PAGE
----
Even if Wyman’s first holding is inapposite to this case and the Project 100% eligibility visit is a search, it is a reasonable search within the meaning of the Fourth Amendment. Controlling precedents, recently affirmed by this Court, indicate that reasonableness of non-criminal searches may be evaluated by either the special needs analysis or the totality of the circumstances analysis. Under either approach, Project 100% is constitutional.

The Project 100% eligibility visit fulfills the threshold requirements of the special needs framework because the County’s non-criminal purpose of protecting the integrity of its welfare program from fraud is a valid special need unrelated to criminal law enforcement, and the warrant and individualized suspicion requirements are impracticable and ineffective in the welfare context. The County provides ample notice to the applicant that eligibility visits are required, and only conducts the visit with the applicant’s express and continuing consent. The scope of the visit is also limited: its focus is entirely on substantiating particular facts that are dispositive for eligibility and typically takes no more than 20 minutes to complete. The visit is therefore but a minimal intrusion on the applicant’s legitimate expectation of privacy, and it is substantially outweighed by the government’s need to provide for the integrity of its welfare program, prevent fraud, and ensure the proper distribution of public funds.

Alternatively, the Project 100% eligibility visits are reasonable under the Court’s general totality of the circumstances framework. Wyman controls here as well, and its traditional balancing of interests, which predated the Court’s explicit development of the special needs analysis, fits squarely within the Court’s subsequent Fourth Amendment jurisprudence. For the same reasons applied to Wyman’s first holding—the non-criminal nature of the visit, the procedural safeguards to protect applicants’ privacy interests, and the County’s valid and weighty interest in protecting its welfare program against fraud—the totality of the circumstances indicate that the Project 100% eligibility visit is reasonable under the Fourth Amendment.

Even if the Court goes against the great weight of its precedent to find that the Project 100% eligibility visit is an unreasonable search under the Fourth Amendment, San Diego County should still prevail because the applicants have given voluntary and valid consent to the visit. No coercion or threat of force is present; the applicant is free to terminate the visit at any time, and may forego the visit entirely by refraining from applying for government aid. And because condition of receiving public assistance is reasonably related to the benefit, the overcited doctrine of unconstitutional conditions does not apply in this case.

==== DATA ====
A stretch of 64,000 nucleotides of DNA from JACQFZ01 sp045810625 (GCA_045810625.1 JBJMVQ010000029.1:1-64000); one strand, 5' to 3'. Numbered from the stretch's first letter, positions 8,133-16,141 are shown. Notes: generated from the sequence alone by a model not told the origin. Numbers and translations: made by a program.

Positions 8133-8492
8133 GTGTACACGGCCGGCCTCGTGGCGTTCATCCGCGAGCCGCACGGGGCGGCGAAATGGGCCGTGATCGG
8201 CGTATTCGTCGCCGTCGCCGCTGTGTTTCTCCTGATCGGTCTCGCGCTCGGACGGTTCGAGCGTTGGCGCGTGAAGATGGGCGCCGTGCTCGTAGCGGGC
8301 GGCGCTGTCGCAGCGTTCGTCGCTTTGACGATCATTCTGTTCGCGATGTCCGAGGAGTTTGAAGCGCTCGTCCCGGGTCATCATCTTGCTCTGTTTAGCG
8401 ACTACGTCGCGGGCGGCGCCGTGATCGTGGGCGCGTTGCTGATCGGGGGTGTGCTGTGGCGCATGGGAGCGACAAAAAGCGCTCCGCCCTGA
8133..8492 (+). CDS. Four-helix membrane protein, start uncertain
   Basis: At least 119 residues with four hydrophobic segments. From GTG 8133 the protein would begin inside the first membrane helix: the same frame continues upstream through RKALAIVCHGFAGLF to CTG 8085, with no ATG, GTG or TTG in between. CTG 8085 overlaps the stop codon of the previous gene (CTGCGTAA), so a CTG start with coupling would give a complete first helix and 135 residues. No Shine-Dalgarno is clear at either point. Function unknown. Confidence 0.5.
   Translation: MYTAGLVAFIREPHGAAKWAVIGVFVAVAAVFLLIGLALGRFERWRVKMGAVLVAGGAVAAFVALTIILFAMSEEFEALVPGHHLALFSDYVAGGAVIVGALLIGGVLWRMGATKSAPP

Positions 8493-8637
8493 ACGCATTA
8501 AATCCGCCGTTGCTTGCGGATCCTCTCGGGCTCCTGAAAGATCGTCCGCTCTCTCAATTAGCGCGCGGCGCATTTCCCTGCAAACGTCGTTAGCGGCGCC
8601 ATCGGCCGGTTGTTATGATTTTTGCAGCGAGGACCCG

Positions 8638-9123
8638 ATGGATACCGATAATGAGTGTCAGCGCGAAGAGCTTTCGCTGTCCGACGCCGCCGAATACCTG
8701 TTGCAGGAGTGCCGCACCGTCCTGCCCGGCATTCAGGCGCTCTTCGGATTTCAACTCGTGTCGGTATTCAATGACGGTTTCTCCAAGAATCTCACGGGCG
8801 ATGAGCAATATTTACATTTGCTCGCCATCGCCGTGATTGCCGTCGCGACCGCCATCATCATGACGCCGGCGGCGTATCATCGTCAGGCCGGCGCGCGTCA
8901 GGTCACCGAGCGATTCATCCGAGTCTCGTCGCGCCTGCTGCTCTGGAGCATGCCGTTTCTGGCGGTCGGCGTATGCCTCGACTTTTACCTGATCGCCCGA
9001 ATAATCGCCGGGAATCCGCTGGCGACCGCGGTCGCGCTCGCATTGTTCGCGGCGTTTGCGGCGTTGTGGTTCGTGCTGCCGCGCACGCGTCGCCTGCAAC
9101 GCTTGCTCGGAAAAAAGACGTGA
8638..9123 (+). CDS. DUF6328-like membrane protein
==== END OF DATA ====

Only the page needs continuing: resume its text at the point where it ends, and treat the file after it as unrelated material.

Saturday, March 7, 2009

Of course.

Of course my computer would die, suddenly and without warning, 50 hours before my moot court brief is due. Of course.

Thursday, March 5, 2009

Oldie but goodie

I just disturbed everyone in a 10-seat radius in the library reading room. HILARIOUS. But not for the faint of heart, or those in studious and quiet environments. Thanks to Paul-Jon for the laugh and the resulting embarrassment and shame.


Bloodninja: Wanna cyber?
MommyMelissa: Sure, you into vegetables?
Bloodninja: What like gardening an s**t?
MommyMelissa: Yeah, something like that.
Bloodninja: Nuthin turns me on more, check this out
Bloodninja: You bend over to harvest your radishes.
MommyMelissa: is that it?
Bloodninja: You water your tomato patch.
Bloodninja: Are you ready for my fresh produce?
MommyMelissa: I was thinking of like, sexual acts INVOLVING vegetables... Can you make it a little more sexy for me?
Bloodninja: I touch you on your lettuce, you massage my spinach... Sexily.
Bloodninja: I ride your buttocks, like they were amber waves of grains.